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H.B. 823 proposes scholarship program for school choice vouchers across income levels


The North Carolina Legislative Building, photographed on Monday April 24, 2023.

House Bill 823 — which passed the N.C. House in May and is currently in the N.C. Senate Rules Committee — would expand the Opportunity Scholarship Program by removing income eligibility requirements and allocating up to $500 million per year for private school vouchers by 2032.

The bill is sponsored by some of the most prominent Republicans in the General Assembly, including N.C. House Speaker Tim Moore (R-Cleveland, Rutherford) and N.C. Rep. Tricia Cotham (R-Mecklenburg).

The Opportunity Scholarship Program provides scholarships for North Carolina students to attend private schools.

“Private education has always been an option for families in North Carolina — if they have the means to afford it,” Brian Jodice, the executive vice president for Parents for Educational Freedom in North Carolina, said.

This year, the average private school yearly tuition is $9,637 in North Carolina, but it can be as low as $1,850 and as high as $57,650 in different schools statewide.

N.C. Rep. Allen Buansi (D-Orange) said the funds that would be used for the program could be better used to fund public education in North Carolina.

“It's not a good bill,” he said. "It takes away even more money from our public schools.”

June Atkinson, former North Carolina superintendent of public instruction, said that the amount of money the voucher provides is based on per-pupil expenditure in public schools. The maximum award is $6,492.

“Many of the private schools, especially those with excellent reputations, charge much, much more,” she said. “So how can a child or how can a parent afford to send a child to a private school?”

Though the bill mandates some testing for private schools accepting opportunity scholarships, Atkinson said private schools can choose their own tests and set their own passing scores.

“You have no measure to determine how students in private schools are doing as compared to public schools,” Atkinson said. “And I find it very frustrating that people who want the choice facade bill to pass are always quoting how public schools are failing students.”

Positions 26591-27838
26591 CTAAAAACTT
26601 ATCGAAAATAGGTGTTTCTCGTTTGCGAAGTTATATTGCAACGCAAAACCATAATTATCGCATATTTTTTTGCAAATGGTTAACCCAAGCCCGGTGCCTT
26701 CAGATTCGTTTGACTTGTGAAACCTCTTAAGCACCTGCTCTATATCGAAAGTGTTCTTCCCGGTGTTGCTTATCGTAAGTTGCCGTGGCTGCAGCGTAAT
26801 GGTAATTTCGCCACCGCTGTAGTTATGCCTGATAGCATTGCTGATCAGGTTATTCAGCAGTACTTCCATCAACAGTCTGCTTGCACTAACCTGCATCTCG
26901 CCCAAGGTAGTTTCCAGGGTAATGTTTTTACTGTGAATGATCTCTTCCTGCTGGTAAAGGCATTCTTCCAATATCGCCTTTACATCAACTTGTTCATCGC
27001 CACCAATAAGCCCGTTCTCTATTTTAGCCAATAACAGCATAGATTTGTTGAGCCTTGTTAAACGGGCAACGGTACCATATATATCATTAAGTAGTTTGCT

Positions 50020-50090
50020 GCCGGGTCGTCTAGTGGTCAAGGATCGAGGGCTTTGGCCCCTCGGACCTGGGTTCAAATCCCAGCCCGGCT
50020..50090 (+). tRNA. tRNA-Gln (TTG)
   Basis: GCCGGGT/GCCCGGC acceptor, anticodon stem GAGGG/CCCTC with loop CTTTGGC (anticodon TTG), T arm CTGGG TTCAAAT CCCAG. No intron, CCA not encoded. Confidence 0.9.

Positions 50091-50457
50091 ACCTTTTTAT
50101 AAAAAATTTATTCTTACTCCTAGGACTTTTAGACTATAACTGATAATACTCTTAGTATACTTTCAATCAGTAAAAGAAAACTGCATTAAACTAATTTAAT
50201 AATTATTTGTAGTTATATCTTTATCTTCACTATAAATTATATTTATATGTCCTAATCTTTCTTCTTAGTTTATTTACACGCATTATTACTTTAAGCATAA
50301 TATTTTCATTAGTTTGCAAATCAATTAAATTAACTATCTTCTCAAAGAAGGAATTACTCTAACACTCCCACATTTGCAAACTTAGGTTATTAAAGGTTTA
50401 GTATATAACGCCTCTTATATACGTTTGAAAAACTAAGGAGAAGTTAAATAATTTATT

Bryan Proffitt, the vice president of the North Carolina Association of Educators, said a lack of accountability also allows private schools to reject students based on criteria such as their parents' beliefs, identities, appearance or specific needs.

“They don't have to accept every student,” he said. “They don't have to provide resources. They can actually and actively discriminate.”

Though private schools that receive federal funding cannot legally discriminate against students based on race, sex or disability, those without federal funding have no such requirements — except for race-based discrimination.

About 43.7 percent of students attending North Carolinian public schools are white, while 78 percent of private school students are white.

Atkinson said, despite the budget surplus and claims to the contrary, the bill diverts funds from public schools — funds she said could be better used to enhance public schools. The budget passed by the N.C. Senate on May 18 allocates $13.2 billion over the next fiscal year towards K-12 education, a 2.2 percent decrease from the 2022-23 fiscal year.

Jodice said the language used to criticize school choice — especially the focus on taking away money from public schools — is divisive and takes away focus from the needs of students. 

“We’re funding students, not an educational system,” he said.

In November 2022, the N.C. Supreme Court ruled in the long-standing Leandro case that the state legislature was failing to meet its constitutional obligations to provide students with a sound basic education. The Court ordered the General Assembly to comply with the Leandro plan, which would require $5.5 billion more in yearly education funding by 2028.

On April 14, a state superior court judge ruled that the State still owes $677.8 million for 2022 and 2023 based on the November 2022 decision. But, the N.C. Supreme Court began accepting new filings in the case in March, and more decisions could be handed down by the new Republican majority on the court.

“We basically need to double the amount of resources that go into our schools,” Proffitt said.

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From 2008 to 2020, inflation-adjusted funding for public schools in North Carolina dropped by 11 percent, leaving the state ranked last nationwide in "funding effort" — the amount of funding going to education relative to the state’s economy.

Proffitt said the public schools are already struggling with chronic underfunding, which the proposed bill would exacerbate, reducing resources and making it harder to meet student needs.

“Our kids deserve better than this,” he said.


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